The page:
What happens when your parents die and you discover an unpaid home equity loan with an extremely high interest rate? This person inherited a house, which is in probate, but also discovered what looks like a 30-year home equity loan that carries such a high interest rate that the loan balance is never paid down. She wants to know if a 30-year high interest rate home equity loan is legal? What can she do about finding out if the loan is real and if she must repay it?

Q: My mother died recently and her house is in probate. I’ve been paying off a home equity loan with a very high interest rate on her home. The original papers say the loan was taken out in 1988. There’s a letter I found that requests that my parents come in and sign off on the loan.

The bank was sold some years ago to one of the biggest banks in the country. I don’t think my parents’ signed off on the loan. I’m paying on an $18,000 loan balance that doesn’t go down because of how high the interest rate is.

My mother started getting bills on this loan after the house mortgage was paid off. A 30-year home equity loan seems quite strange to me. Something is wrong! Do I actually owe this loan?

A: We’re sorry for your loss and for how difficult it can be to go through probate while mourning the loss of your mother.

In terms of the loan, you’ll need to do more research. We agree with you that we have not heard of 30-year home equity loans, but that doesn’t mean that your parents didn’t decide to extend the term of the loan over and over again.

If you are the executor of the will, and have the powers given to you by the probate court, you can call the home equity lender and request that it send you copies of the note and mortgage for the loan in question. You can then see when the loan was taken out, what the terms were of the loan and see if the signature matches your parents’ signature.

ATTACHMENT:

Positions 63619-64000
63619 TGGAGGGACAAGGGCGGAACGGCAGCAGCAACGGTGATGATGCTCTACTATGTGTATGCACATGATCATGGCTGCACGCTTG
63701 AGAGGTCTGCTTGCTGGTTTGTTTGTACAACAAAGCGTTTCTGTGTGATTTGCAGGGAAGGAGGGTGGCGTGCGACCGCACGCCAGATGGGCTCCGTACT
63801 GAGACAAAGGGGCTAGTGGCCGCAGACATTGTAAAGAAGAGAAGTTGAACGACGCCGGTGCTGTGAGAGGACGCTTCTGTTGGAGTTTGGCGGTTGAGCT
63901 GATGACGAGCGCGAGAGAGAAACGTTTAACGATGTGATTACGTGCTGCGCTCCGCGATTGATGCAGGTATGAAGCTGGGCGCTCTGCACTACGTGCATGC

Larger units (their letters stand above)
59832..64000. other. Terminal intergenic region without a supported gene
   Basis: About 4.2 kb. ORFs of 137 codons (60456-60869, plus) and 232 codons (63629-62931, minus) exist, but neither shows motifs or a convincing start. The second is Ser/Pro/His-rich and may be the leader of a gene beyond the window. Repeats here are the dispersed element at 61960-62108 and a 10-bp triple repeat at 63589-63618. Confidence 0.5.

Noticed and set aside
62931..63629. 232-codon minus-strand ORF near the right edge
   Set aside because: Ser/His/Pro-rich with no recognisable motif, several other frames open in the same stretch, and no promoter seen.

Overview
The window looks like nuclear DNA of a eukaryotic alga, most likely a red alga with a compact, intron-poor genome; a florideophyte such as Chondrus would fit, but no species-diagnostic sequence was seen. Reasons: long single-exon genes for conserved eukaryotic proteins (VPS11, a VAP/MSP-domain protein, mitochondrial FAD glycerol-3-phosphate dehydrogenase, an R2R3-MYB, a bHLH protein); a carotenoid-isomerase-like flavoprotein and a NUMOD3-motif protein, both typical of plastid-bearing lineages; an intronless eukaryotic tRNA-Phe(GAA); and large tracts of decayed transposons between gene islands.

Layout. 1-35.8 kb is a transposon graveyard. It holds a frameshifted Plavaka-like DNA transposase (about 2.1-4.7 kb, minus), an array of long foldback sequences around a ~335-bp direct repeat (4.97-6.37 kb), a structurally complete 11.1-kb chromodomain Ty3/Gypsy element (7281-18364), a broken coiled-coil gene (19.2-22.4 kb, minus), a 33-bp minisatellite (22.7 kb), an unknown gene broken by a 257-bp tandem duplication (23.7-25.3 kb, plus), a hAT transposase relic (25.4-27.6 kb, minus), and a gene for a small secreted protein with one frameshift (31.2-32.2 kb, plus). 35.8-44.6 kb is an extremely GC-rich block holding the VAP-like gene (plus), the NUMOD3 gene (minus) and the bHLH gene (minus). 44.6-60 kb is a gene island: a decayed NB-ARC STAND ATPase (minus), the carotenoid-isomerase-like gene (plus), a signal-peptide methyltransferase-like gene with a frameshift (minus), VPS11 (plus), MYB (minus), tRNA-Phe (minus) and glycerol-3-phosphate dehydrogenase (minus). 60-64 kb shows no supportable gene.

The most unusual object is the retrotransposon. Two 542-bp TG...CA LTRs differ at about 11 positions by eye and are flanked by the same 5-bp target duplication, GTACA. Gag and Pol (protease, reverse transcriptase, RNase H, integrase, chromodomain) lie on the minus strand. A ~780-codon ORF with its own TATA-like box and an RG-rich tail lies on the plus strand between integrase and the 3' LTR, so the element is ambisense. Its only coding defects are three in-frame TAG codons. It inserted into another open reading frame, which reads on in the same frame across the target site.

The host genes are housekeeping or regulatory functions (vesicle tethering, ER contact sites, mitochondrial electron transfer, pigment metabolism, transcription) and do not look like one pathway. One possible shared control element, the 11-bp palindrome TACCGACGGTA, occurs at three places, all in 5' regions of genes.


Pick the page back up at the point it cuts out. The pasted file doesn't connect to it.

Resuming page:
We think you would have heard something from your parents about the loan if they didn’t recognize it or how onerous the payment was, but in case your parents weren’t familiar with business terms and someone took advantage of them, you’ll have to first understand the loan terms and take it from there. We don’t know if you found any loan statements or your parents’ tax returns. You might get some additional information about the loan there.

We suspect that you might have seen correspondence on an old loan that your parents had on the home and that your parents took out new loans or renewed the old loan. We agree that a high interest loan is best paid off the sooner the better, but we can’t tell you if your parents took out that loan for some home improvement where the home improvement provider put on an addition or renovated the home in exchange for the loan.

Sometimes these home improvement companies give paperwork to the homeowners for the work they will do and finance that work. The financing terms are usually much higher than what you might get if you went straight to a lender. Furthermore, these loans can and may be sold off and end up being serviced by others, including your big box lender.

If the lender is one of the biggest banks in the country, it’s probably regulated by the Office of the Comptroller of the Currency (OCC). The OCC maintains a website called HelpWithMyBank.gov. You can find more information on that website about the banks that are regulated and even file a complaint about the loan if you can’t get anyone at the bank to talk with you about it.

Finally, you can also contact your local recorder of deeds or other office that handles the filing or recording of documents and see if they can give you a copy of the mortgage on file. Some of these documents are online and you can view them for free from your computer. If you find the document, you might get a better sense of the date your parents took out the mortgage and you might see if the signature on the document matches your parents’ signature. If it does not, it’s possible that your mother was the victim of identity theft or fraud and you will have to take a different path from there.